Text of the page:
Dithiol disulphide exchange in redox regulation of chloroplast enzymes in response to evolutionary and structural constraints

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Physcomitrella patens as a Model Organism in Plant Research

Choosing the right model organisms in research is crucial for addressing biological questions depending on diverse conditions and aspects. Arabidopsis thaliana (A. thaliana) is since decades still the most prominent and favoured plant organism in various research fields. However, more and more photosynthetic organisms are being used for research as there is ever increasing access to genome, transcriptome and proteome data.
For several moss species genomic and transcriptomic data are available including Ceratodon purpureus (Szövényi et al., 2015), Sphagnum (Shaw et al., 2016) and Funaria species (Chang et al., 2016; Article 1). The first and thus most developed and established moss model is Physcomitrella patens (P. patens), which belongs to the family Funariaceae. It spreads naturally in the temperate zones of North America and Europe (Cove et al., 2009a) and prefers littoral zones of lakes and rivers with damp soil. The advantageous phylogenetic position between algae and vascular plants makes P. patens an important model system for comparative genomic studies. Most laboratory strains originate from one single spore which was collected by Whitehouse in Gransden Wood, UK and cultivated by Engel in 1968 (Cove, 2005). The complete genome of P. patens was sequenced and annotated in 2008 (Rensing et al., 2008) and updated in 2013 (Zimmer et al., 2013), resulting in approximately 36 000 predicted gene models spread on 27 chromosomes (Reski et al., 1994). In addition to the improvement and expansion of existing information, the description of non-protein coding loci (including e.g. tRNA, rRNA and miRNA) as well as information concerning alternative splicing variants, are available. The resulting data are provided on cossmoss.org, the database for P. patens genome/transcriptome resources.
As in all plants, the life cycle of bryophytes comprises two phases: a haploid gametophytic and a diploid sporophytic. But in contrast to vascular plants, in which the diploid stage is the dominant one, bryophytes spend most of their life cycle in the haploid gametophytic stage (Reski, 1998). Thus mosses possess only one allele for each gene and are attractive for gene manipulation as time-consuming back crossings for homozyous plants are not required.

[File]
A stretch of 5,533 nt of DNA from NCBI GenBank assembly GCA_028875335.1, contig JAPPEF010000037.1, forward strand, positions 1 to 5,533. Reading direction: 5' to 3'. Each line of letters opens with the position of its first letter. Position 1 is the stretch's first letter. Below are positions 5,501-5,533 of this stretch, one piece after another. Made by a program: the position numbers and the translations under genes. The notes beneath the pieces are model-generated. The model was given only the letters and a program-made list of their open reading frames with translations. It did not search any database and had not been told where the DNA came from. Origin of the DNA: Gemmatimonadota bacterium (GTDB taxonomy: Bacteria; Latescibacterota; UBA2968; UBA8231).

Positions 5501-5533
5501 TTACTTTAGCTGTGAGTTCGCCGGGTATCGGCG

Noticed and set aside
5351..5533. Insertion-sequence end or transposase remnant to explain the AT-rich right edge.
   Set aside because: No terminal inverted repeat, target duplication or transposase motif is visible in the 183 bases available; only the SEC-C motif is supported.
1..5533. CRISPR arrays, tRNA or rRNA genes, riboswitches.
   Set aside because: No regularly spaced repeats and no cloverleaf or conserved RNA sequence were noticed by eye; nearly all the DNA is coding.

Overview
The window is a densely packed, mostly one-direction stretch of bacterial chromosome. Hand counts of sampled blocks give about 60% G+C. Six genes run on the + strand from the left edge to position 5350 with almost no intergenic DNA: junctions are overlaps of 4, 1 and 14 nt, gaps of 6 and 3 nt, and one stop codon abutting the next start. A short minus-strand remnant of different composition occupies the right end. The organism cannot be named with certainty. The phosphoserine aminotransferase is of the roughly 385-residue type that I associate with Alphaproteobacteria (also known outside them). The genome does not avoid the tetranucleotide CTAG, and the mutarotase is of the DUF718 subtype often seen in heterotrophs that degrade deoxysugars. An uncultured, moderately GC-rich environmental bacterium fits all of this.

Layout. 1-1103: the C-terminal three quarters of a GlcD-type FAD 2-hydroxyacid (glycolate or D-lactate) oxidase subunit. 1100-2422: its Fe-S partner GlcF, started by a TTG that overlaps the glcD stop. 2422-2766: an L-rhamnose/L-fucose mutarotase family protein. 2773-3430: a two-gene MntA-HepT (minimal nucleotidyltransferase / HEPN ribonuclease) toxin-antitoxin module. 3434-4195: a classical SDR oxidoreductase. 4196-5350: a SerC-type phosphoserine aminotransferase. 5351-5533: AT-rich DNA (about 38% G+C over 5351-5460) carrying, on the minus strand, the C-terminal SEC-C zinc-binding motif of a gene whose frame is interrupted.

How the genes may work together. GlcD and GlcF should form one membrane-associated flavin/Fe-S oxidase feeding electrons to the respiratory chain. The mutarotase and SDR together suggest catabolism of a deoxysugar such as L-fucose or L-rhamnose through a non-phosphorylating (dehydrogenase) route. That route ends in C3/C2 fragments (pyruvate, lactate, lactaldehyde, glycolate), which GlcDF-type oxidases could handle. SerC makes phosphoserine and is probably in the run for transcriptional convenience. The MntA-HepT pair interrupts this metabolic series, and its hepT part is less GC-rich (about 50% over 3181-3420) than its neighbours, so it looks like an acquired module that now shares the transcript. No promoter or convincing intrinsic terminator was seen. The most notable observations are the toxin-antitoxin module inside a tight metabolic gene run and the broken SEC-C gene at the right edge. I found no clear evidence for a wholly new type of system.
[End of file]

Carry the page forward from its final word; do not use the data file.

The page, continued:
The life cycle of P. patens (Figure 1 in article 1) starts with the germination of a haploid spore and depending upon light and water availability, a filamentous and single-cell layer tissue, called protonema grows by apical cell division. Via bud formation the tissue performs a juvenile-to-adult transition in which during the formation of a three-faced apical cell, the gametophore with leaf-like structures arises (Reski, 1998). After a certain period of specific light conditions, water availability and temperature the sexual organs develop on top of the gametophore (Hohe et al., 2002), with P. patens being monoecious, bearing both reproductive organs on the same plant (Cove, 2005). The antheridia produce the male gametes equipped with flagella whereas the female gametes are produced in archegonia. The fertilisation is dependent on a water film, and from the resulting diploid zygote develops the sporophyte, which is physically linked to the gametophore. The sporogonium is located on the upper part of the sporophyte, containing about 5000 haploid spores produced after meiosis. A complete life cycle can be effected in approximately three months (Cove, 1992). The cultivation of P. patens in the laboratory is done under axenic conditions. The plant can be grown either on agar plates or as protonema tissue in liquid culture under standardized conditions. In contrast to higher plants, almost all cell types are able to regenerate into an adult moss plant (Reski, 1998), thus via frequently disrupting plant material the moss tissue can be cultivated continuously.

The Thioredoxin System in Plants

Land plants are sessile organism compared to other eukaryotes. They have to cope directly with the surrounding fluctuating environment possibly featuring stresses of abiotic or biotic nature, and are dependent on their fast reaction and adaption to new situations. The availability of water, temperature variations, light intensity and the attack of herbivores are only a few examples of potential stress conditions for plants. As a successful strategy to withstand these challenges, a large and complex redox network in plants has evolved. Plants possess in contrast to all other organisms the highest number of proteins/genes involved in redox signalling. Major stress signalling molecules in plants are reactive oxygen species (ROS) including superoxide anions (O2−), hydrogen peroxide (H2O2), and hydroxyl radicals (OH-). These messengers are generated in a ―reasonable‖ amount constantly under normal conditions during photorespiration and oxidative protein folding, but highly accumulate during extreme environmental stress situations and can lead to DNA damage and subsequent cell death (Apel and Hirt, 2004). Therefore several detoxification systems distributed in several cell compartements have been evolved, e.g. superoxide dismutase, methionine sulfoxide reductases, glutathione peroxidase, peroxiredoxins. The reduction and activation of those are dependent on the TRX and GRX systems (Gelhaye et al., 2005).

Electron Donor Systems in Plants